With reference to:

Publishing Fantasy versus Realistic Fiction (multiple questions)

It is my opinion that requests for the question to be split down are a little over zealous. After all, one of the suggestions is to collapse Qs 1-3 into a single question. At the moment they are in a single question split down for clarity and I am happy for this.

I think Q4 is too vague by itself and makes more sense within the corpus of this mega-question.

I think Q5 could stand alone but, again, it seems to be more informative within this one question.

I also think that just asking for it to be split to get the "questions asked" per day count up is a bit of a silly reason for someone to be asked to do something like this (I do realise this comment is half-joking... it's the half that's not joking that worries me).

Like I say this is my opinion but I have been asked to "shelve" (i.e. withhold) my given answer which covers all of the sub questions until it has been decided whether the mega-question is allowable.

I would like to suggest that, unless someone submits something along the lines of:

  1. Where can I look for an agent?
  2. What kinds of character archetypes are popular in SF novels?

which are blatantly completely different questions, I would personally allow more related information under one "question heading" clearly split apart with appropriate formatting as the one referenced above is.

This kind of thing is fine in written exams, I believe it should be fine here also.

EDIT:

Would the question be more acceptable phrased like this?

Title: How do I get started with my Fantasy novel?

I have a few questions about a fantasy book project. I'm really new to the idea of writing a fantasy book so I just need some help being pointed in the right direction. I could do with the following topics being covered:

  • Is it possible to find a list of publishers that publish specifically fantasy books?
  • On that topic, are there "fantasy" agents, editors etc.?
  • What are some good resources for writing fantasy?

I realize this question might be vague, but I wonder if you guys might be able to share some good links to some reading, or even books on the topic. I'm not asking for a list of everything possible, but any advice or resources you can share.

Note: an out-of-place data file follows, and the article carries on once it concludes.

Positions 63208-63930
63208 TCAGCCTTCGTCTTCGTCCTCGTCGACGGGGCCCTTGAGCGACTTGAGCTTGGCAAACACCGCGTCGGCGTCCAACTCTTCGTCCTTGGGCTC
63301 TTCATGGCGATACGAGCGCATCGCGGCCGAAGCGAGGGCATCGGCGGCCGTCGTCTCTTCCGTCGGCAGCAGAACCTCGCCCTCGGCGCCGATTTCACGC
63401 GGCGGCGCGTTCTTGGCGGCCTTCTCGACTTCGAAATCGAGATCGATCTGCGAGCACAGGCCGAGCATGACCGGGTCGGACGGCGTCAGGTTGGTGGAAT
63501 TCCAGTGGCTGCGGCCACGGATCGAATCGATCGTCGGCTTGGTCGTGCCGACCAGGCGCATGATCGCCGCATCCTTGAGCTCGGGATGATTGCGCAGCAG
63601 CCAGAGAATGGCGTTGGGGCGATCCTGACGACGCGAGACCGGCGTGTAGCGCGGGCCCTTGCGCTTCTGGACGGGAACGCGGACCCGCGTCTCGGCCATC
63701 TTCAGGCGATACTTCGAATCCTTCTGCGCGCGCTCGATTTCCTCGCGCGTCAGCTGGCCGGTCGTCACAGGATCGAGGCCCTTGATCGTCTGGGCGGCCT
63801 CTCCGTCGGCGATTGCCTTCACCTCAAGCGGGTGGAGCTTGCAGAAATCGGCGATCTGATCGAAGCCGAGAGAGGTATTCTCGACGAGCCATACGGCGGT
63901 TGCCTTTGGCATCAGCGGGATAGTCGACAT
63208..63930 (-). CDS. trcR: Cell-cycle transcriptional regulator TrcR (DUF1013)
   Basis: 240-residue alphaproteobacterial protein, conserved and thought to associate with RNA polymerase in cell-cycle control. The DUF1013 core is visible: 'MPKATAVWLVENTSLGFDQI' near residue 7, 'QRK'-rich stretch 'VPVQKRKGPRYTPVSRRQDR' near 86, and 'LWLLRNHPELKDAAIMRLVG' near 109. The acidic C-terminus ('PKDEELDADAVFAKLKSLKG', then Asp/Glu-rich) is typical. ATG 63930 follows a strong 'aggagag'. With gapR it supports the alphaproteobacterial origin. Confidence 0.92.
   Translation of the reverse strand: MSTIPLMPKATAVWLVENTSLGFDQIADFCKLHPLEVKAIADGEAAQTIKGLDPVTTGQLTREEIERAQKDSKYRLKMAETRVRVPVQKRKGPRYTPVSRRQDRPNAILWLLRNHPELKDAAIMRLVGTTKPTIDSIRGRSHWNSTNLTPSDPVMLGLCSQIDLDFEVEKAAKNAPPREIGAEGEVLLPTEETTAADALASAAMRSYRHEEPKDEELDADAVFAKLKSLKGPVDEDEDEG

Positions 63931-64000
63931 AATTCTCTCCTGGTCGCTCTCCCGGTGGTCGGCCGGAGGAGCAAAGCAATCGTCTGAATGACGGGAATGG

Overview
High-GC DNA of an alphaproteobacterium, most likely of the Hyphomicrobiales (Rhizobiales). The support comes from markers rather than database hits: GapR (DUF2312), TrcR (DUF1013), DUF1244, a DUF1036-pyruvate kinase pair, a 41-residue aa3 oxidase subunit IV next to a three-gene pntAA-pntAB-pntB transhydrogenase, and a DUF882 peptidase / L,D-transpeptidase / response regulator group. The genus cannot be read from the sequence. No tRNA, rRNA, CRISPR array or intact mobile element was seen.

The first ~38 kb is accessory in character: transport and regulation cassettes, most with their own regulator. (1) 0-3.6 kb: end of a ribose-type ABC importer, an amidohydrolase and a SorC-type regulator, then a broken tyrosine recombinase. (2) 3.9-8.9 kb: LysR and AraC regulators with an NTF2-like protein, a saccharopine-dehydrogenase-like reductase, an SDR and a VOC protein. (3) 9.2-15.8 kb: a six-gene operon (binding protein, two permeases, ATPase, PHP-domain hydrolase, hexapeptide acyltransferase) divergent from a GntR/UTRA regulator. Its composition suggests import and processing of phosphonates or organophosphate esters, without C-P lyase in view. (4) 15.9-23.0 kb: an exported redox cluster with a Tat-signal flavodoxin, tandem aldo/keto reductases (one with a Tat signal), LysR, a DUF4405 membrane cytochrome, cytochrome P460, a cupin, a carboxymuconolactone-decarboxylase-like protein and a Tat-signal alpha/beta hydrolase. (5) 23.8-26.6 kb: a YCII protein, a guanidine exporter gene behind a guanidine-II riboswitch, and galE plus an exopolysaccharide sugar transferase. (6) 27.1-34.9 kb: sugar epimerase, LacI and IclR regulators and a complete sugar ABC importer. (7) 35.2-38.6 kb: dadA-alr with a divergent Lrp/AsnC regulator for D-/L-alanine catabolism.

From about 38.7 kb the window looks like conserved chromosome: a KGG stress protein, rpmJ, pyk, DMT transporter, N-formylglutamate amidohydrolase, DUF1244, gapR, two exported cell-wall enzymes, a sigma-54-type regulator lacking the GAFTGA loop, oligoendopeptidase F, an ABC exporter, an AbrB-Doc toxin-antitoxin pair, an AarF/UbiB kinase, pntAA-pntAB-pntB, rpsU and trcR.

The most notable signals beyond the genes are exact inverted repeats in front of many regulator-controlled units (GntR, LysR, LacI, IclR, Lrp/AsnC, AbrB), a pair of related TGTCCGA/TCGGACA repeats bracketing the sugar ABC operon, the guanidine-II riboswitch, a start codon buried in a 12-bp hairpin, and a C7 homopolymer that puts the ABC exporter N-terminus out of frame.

I have reduced the first part, taken out the unanswerable question about things being "more accepted" (what the hell is "accepted"?) and made the "main thrust" of the question the community wiki-style bit at the end.

Does this rate as better to you or is it still a no no?

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Incidentally, I found I wasn't allowed to submit this question unless I included the feature-request tag. Got a weird error message saying I had to include the tag "bug-feature-request-support-discussion". After a bit of playing around it let me submit as is. Is this a bug? –  One Monkey Jun 28 '11 at 9:56
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One Money - you need one of [discussion] or [bug] or [feature-request] or [support] for all meta questions. It's by design. So you have [discussion], as appropriate. –  justkt Jun 28 '11 at 12:41
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Ah, I understand. Maybe I should request a feature that that message looks less like a bug ;) –  One Monkey Jun 28 '11 at 13:24
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4 Answers 4

up vote 4 down vote accepted

I had to close this. It is completely unanswerable in its current format.

It's not a question to "fix" but one to re-post, if the author so wishes. In the meantime, leaving the question open will lead to wasted efforts as users are guessing what the question will actually be while you debate here.

Here is the comment I posed as a closing justification:

I have to close this as unanswerable in this multi-question format. A big part of this site is the vetting (voting) of the answers and this solicits many answers in a single post. It's necessary that questions contain a specific, detailed, answerable question. (1)(2)(3) could conceivably be combined into one useful question. (4) is at least somewhat answerable if you're looking for readership statistics. (5) Is way too broad; Asking for a list of resources isn't really what we do here. A list of "things to consider" would be nebulous. Better to ask specific problems you are trying to solve.